Editor,

I just read Dr. Retherford’s Letter of June 27.

He makes a good point that too many pain pills are a problem, but forgets that all patients are not the same. They have individual experiences and differences and that treating them all the same is not good for them. One size does not fit all.

Suboxone (Buprenorphine/Nalloxone) was approved by the FDA for opiate addiction (opiate use disorder). It was never approved for the treatment of pain.

Suboxone has a ceiling effect on its ability to control severe pain. That is what makes it suited to prescribe for patients with opiate use disorder. While Suboxone helps to get rid of the craving for opiates it does not treat pain as well as other pure opiate pain medications do. Suboxone is a mixed opiate agonist and antagonist, while morphine is a pure morphine agonist and blunts the human response to pain much better.

Personal responsibility for the use of pain medications has to play a role. Patients should not share their pain medications and must store them securely.

Our rules are made for the lowest functioning people who are the 9% of our population that have abused their pain medications. I believe that 9% of the population are the people who have a genetic tendency towards addiction.

Those people should not be prescribed opiate pain meds and Suboxone is the safest medication for them.

Other patients have had multiple spine surgeries, nerve damage and other conditions causing chronic constant pain. Many of these patients do well on opiate pain medications for a long time. Their doses stabilize and they don’t increase and increase. I have had many patients who follow the rules, are responsible with their pain medication, have taken opiate pain medication for 20 or more years, and remain functional and happy.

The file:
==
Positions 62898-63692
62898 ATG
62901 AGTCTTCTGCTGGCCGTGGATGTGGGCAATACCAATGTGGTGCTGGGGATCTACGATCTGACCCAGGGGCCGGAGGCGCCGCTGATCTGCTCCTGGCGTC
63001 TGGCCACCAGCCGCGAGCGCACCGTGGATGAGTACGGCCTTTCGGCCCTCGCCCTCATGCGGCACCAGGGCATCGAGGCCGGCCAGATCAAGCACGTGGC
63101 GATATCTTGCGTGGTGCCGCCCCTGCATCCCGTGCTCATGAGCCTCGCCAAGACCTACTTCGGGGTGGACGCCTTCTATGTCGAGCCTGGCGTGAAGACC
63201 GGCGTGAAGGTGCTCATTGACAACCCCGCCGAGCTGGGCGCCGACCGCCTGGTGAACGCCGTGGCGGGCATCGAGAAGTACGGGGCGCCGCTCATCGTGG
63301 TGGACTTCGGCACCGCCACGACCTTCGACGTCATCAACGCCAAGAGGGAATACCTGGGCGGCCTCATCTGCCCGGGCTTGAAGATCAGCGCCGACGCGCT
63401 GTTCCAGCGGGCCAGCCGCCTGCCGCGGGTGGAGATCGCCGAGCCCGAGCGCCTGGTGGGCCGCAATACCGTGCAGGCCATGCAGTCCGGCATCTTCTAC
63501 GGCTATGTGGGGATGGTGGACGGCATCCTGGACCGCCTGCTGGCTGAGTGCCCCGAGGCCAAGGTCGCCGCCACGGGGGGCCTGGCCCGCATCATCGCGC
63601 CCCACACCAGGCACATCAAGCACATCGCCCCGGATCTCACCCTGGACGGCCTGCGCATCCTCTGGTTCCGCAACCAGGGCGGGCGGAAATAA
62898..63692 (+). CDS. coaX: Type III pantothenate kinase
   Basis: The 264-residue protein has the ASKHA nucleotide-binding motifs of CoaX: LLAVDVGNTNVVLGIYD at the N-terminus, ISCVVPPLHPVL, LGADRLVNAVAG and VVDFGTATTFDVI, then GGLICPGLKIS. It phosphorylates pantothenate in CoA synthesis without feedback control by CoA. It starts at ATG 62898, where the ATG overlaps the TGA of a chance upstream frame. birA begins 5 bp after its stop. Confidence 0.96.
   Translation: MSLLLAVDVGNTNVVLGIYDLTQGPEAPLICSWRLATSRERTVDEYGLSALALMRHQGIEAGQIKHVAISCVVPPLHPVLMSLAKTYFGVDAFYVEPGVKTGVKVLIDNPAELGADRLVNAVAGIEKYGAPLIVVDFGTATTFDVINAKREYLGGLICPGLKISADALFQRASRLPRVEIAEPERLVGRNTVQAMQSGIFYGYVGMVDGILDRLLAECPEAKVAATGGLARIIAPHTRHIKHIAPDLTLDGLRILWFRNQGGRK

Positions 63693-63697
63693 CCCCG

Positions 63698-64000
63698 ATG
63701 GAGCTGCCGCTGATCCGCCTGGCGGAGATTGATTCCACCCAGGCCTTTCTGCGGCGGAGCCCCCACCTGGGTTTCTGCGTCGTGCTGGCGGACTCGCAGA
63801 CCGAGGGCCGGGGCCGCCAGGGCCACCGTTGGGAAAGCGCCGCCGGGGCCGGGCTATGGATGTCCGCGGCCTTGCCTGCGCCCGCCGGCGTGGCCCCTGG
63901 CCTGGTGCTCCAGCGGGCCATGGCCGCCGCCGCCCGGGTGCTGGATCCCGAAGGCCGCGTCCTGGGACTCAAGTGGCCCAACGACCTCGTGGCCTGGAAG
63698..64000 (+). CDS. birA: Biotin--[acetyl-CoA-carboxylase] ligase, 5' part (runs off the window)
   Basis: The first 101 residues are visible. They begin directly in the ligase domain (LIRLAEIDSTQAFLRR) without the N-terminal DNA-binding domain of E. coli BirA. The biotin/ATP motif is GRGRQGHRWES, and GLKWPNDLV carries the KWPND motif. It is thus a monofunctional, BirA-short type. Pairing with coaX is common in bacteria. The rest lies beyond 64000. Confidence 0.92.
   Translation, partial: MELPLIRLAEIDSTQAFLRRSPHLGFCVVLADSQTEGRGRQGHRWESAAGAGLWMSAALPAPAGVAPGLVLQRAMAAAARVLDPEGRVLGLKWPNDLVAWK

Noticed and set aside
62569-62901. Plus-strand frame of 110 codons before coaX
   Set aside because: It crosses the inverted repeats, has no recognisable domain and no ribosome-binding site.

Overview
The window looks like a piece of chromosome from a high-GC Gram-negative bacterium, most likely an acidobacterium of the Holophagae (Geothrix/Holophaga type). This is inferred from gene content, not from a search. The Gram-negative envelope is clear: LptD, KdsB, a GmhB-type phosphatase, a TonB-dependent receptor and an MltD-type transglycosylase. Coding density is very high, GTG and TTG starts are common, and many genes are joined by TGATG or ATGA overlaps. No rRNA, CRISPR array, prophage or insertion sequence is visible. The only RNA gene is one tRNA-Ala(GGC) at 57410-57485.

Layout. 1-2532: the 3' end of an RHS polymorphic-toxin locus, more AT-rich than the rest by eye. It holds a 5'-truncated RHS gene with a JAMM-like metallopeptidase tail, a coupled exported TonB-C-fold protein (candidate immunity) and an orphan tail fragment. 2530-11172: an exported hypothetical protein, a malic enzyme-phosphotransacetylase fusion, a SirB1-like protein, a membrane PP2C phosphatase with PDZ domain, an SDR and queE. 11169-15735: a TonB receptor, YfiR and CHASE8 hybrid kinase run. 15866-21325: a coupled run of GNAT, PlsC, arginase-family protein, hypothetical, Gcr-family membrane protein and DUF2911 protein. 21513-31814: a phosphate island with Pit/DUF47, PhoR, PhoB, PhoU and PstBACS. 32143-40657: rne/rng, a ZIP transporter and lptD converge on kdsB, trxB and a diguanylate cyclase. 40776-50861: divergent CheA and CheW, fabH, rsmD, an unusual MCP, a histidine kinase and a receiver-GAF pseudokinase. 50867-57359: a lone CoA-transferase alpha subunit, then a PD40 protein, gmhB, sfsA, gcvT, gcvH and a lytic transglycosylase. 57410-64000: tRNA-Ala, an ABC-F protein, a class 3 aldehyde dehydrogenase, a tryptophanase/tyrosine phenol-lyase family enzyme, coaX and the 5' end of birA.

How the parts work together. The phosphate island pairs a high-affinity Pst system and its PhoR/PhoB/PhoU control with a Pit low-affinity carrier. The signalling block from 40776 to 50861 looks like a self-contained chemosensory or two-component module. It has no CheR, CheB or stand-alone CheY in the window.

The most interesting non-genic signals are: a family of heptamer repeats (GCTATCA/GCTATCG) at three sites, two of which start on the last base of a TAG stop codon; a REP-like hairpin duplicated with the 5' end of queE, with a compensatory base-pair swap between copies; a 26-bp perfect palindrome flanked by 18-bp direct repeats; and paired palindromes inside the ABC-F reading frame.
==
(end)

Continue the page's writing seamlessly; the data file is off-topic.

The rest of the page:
If they are responsible with their medications they can remain functional, and have a job and care for themselves and their family.

Otherwise these patients without pain medications can’t take care of themselves, become depressed and many would “throw in the towel” and commit suicide to end their constant pain. The rest are in constant pain and many are miserable. Neither is acceptable. The majority should not suffer at the expense of the small minority that abuse. Living in pain is something that most people don’t ever have to experience. Drug abuse is a huge problem for our society that may always exist. The solution is not to deprive the truly needy by making help from their doctors too difficult to provide.

While we are in the midst of an opiate epidemic it is important not to deny the patients that need their pain medications from getting them.

A safer pain medication should be found that will help chronic pain patients.

We have not found it, yet.

Chronic pain is unrelenting constant pain, and suicide should not be a “side effect” of trying to reduce the number of pain pills prescribed. 

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